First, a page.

A Tribute to Our Guardians

IMG_2521.jpg

As we've mentioned, our goal is to carry out our farm endeavors in the closest way to mimicking nature as possible. One dynamic we have become very familiar with is the predator/prey relationship that dictates the rhythms and movements of herd animals. In our system we, along with our portable electric fence, play the predator role in moving our animals across our grasses - mimicking the way predators have pressured herd animals for a millennia.  

There is of course, always the issue of real predators. Our location is especially welcoming to mountain lions, bobcats, black bears, coyotes, and foxes. It would be impossible for us to fence these threats out, and in the modern age, we don't shepherd our herds and flocks 24/7 like they used to. We instead depend on thousands of years of guarding instincts manifested in our Great Pyrenees. You can read more about the breed's history here

IMG_1569.jpg

We decided on Great Pyrenees for a number of reasons. First, Scott's uncle had been raising sheep in Missouri for a few decades and he swears by them. We also found their history attractive, their size and cold hardiness, and overall temperament. We found a fellow Coloradan who breeds Pyrenees especially selected for their friendliness towards humans while maintaining a good guard instinct. Their line is called the "Colorado Mountain Dog." You can find out more about Wendy's dogs here. I must say we had a very interesting experience driving our first two down to Mancos from Fort Collins in a tiny Subaru! (no matter how many times we've vacuumed there is still white dog hair)..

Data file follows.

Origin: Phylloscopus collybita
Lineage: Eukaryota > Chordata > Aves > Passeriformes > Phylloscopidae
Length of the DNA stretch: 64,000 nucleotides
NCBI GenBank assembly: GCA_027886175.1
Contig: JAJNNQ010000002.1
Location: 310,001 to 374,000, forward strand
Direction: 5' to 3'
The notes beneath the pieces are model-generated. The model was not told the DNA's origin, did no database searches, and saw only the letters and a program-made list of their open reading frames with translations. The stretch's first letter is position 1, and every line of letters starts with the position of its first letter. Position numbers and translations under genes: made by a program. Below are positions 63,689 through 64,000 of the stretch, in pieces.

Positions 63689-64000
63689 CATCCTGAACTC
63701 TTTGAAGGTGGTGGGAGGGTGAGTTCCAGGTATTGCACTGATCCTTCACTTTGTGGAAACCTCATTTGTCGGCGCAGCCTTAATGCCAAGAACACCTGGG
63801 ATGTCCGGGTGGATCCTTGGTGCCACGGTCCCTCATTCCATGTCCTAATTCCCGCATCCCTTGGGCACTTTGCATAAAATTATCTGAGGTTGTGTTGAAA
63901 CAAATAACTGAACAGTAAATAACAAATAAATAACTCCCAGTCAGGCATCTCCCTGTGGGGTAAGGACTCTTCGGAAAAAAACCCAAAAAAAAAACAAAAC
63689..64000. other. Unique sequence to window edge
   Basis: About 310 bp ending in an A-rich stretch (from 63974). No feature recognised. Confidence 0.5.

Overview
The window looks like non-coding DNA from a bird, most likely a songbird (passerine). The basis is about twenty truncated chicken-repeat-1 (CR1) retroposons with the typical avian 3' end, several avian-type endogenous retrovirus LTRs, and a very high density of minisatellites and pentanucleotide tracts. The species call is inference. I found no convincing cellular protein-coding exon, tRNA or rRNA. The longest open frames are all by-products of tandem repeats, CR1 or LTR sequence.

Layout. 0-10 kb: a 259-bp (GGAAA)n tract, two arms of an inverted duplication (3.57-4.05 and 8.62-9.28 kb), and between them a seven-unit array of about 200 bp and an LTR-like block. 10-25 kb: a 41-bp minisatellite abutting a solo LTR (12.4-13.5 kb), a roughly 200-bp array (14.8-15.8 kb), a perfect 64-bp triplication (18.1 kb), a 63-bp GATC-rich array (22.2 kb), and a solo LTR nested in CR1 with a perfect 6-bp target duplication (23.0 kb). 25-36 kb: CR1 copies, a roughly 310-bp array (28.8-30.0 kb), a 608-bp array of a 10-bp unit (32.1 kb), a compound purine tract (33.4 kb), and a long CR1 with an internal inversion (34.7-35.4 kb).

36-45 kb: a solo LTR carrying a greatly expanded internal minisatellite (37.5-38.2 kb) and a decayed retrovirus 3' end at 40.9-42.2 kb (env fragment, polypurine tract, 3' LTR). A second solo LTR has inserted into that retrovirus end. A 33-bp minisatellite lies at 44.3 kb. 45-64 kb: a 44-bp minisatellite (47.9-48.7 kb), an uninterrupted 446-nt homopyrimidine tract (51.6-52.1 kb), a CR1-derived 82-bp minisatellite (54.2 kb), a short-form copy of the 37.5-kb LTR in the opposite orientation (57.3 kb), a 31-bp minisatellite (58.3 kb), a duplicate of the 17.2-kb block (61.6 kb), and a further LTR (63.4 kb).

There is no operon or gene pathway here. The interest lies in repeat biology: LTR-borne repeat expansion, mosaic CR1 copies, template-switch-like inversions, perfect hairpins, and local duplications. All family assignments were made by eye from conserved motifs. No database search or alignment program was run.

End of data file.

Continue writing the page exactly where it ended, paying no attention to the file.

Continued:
IMG_1600.jpg

We brought home Aspen and Monarch at 15 months old last fall. They were SO thrilled to be introduced to their new kingdom. We familiarized them to their new territory first by going on perimeter walks with them on a leash, letting them mark as they pleased. The first few days were...um, a challenge. We were nervous to leave them outside free roaming so we attempted to put them leashed, in the fenced in kennel in the back yard. Ha! We woke up to find 2 chewed through leashes and an empty 6 ft tall kennel. Eventually we decided to let them find a cozy place and trust them to not run away in the night. Miraculously it worked! 

We feel its important on these posts to be completely honest. The truth is, when we first arrived here in October of 2016 we were under a lot of pressure and antsy to get started. Looking back we got these dogs way sooner than we should have. We underestimated the power of their imprinting and brought them home before we had any livestock here for them to guard. As a result, our first two became very attached to us. They valiantly watched and guarded us outside our bedroom every night. Being the young (sort of) still pups that they were, they still desired to explore and expand their territories. We had a couple weeks of very high stress awaiting their return, fearing they might have wandered too far and trespassed where they might not be wanted. We had a couple phone calls from neighbors in frustration asking us to control our dogs. 

IMG_1016.JPG